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Drought Information

Drought Information for North Dakota Producers 

Contact Congressman Cramer’s Field Representative Kaitlyn Weidert at (701) 839-0255 or for drought assistance.   


The U.S. Department of Agriculture (USDA) announced there were sufficient production losses in North Dakota to warrant a Secretarial natural disaster designation. The USDA will continue to add counties on a weekly basis if drought conditions continue to deteriorate. According to the U.S. Drought Monitor, primary disaster counties suffer from a drought intensity value of D2-D4, which ranges from severe to exceptional drought.    

Learn more at:


  • Who should I contact to discuss options for my operation?
    • First, contact your county United States Department of Agriculture - Farm Service Agency (USDA-FSA) office. For contact information to your local office, please click here. You may also want to interact with the North Dakota FSA office as well as other North Dakota state and federal officeholders including my office. 


  • Information on Emergency Haying and Grazing of CRP
    • Under abnormally dry conditions, the USDA-FSA can authorize emergency haying or grazing of eligible conservation reserve program (CRP) acres to alleviate a shortfall of forage.
    • Like with all Farm Bill programs, the potential for emergency haying and grazing is only meant as a lifeline to our livestock producers. I count on local, state and national FSA to reasonably meet the needs of our cattlemen and cattlewomen without distorting the market depended upon by our hay producers.
    • Emergency grazing is permitted for certain counties in North Dakota based on level of drought.      
    • Click here for detailed information on options provided by the USDA-FSA including ineligible acres for certain CRP practices such as wetland restoration (CP 23) and duck nesting habitat (CP 37).  


  • Am I eligible for the Livestock Forage Disaster Program (LFP)?
    • The LFP makes payments to eligible livestock producers who have suffered losses on drought-affected pastureland.  Payments are triggered by the drought intensity level for an individual county, as published in the U.S. Drought Monitor. To view the current Drought Monitor, click here.
    • See this fact sheet for more information. 
    • See table on the Livestock Forage Program below courtesy of the Congressional Research Service. 

Drought Monitor Intensity

Time Period

No. of Monthly Payments

D2 (severe drought)

For at least eight consecutive weeks during the normal grazing period

one monthly payment

D3 (extreme drought)

At any time during the normal grazing period

three monthly payments

D3 (extreme drought)

For at least four weeks during the normal grazing period

four monthly payments

D4 (exceptional drought)

At any time during the normal grazing period

four monthly payments

D4 (exceptional drought)

For four weeks (not necessarily consecutive) during the normal grazing period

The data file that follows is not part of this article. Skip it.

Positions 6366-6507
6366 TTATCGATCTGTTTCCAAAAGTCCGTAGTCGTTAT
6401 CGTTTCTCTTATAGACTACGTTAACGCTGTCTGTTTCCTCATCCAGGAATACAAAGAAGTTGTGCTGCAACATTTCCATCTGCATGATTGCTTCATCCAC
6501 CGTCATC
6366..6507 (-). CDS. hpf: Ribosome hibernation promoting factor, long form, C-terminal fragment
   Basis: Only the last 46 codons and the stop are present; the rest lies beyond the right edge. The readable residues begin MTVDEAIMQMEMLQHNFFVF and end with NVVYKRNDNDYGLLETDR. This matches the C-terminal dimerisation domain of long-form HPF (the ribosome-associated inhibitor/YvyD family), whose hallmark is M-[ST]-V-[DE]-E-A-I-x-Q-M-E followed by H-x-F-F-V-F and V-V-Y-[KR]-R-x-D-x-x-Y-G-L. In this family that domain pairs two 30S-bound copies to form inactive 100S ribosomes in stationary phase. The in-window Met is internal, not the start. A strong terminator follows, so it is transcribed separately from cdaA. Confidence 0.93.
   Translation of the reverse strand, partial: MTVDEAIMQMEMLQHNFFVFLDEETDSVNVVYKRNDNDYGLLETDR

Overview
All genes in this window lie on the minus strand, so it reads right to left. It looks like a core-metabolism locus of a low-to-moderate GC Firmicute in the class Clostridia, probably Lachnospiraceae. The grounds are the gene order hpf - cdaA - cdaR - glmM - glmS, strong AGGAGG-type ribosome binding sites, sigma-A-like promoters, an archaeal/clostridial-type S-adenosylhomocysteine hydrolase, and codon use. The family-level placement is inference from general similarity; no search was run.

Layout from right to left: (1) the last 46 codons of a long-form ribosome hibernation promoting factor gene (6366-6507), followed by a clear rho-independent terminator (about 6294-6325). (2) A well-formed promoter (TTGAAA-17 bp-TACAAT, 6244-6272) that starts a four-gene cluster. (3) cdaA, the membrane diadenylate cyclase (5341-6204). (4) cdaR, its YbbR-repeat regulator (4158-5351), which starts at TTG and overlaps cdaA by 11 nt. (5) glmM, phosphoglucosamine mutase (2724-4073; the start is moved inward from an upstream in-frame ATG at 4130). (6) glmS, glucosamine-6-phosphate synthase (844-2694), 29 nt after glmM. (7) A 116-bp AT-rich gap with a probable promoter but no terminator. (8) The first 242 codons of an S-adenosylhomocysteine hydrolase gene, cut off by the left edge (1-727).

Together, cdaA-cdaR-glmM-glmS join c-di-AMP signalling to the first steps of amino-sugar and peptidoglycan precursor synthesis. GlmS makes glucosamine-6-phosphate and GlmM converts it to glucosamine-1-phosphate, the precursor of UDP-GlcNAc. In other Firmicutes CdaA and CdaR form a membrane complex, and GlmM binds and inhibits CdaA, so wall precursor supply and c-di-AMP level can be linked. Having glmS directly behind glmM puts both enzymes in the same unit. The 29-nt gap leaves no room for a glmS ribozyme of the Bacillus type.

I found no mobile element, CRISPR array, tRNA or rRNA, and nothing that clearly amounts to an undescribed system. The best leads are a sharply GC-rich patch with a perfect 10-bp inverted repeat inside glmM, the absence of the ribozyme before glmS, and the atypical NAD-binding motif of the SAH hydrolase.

five monthly payments


  • Can I waive my 30-day ownership insurance requirement?
    • The USDA has authorized up to a 12 month exemption to the FSA farm loan requirement that borrowers maintain physical control of livestock during the term of the loan.
    • The USDA will also allow insurance providers to waive the 30-day ownership requirement for Livestock Risk Protection (LRP) Specific Coverage Endorsements upon an individual producer providing proof of ownership. More information can be found here.


  • What should I do when my crops are damaged by drought?
    • Contact your AIP (agent) before putting spring-planted crop acres to another use such as harvesting for silage, diverting irrigation water, destroying the crop, or abandoning the acres. Notice of damage must be given within 72 hours of the initial discovery of damage or loss of production, but not later than 15 days after the end of the insurance period, even if the crop has not been harvested. It is very important to work closely with your AIP before making any changes to the care of the insured crop. The AIP must have a chance to appraise and release the acres before the crop is put to another use, destroyed, or abandoned. If an accurate appraisal cannot be made, or you disagree with the appraisal at the time acreage is to be destroyed or no longer cared for, you and the AIP can select representative sample areas of the crop to be left intact for future appraisal purposes. In this case, the representative sample areas must continue to be cared for, with the exception of irrigation, until the final appraisal can be made.


  • Should I continue to care for crops damaged by drought?
    • Crops that have been damaged and will be taken to harvest must be cared for and maintained using generally recognized good farming practices. Agricultural experts in the area can advise on farming practices required to maintain the production in the field and to help protect the crop from further damage. With the AIP's agreement, you may destroy or abandon the crop and leave representative sample areas in accordance with paragraph 88 of the Loss Adjustment Manual (LAM). The representative sample areas must be maintained as if the entire crop was left intact until the AIP conducts a final inspection and releases the representative sample areas. Failure to properly maintain the crop following damage could result in a determination that the cause of loss was not covered and, therefore, no claim payment is due. 


  • Contact Information:
    • Your County FSA Office: find your local office here.
    • Congressman Cramer's Office: (701) 839-0255 or (202) 225-2611
    • North Dakota FSA Office: (701) 239-5224 



Click here to view disaster declaration for North Dakota.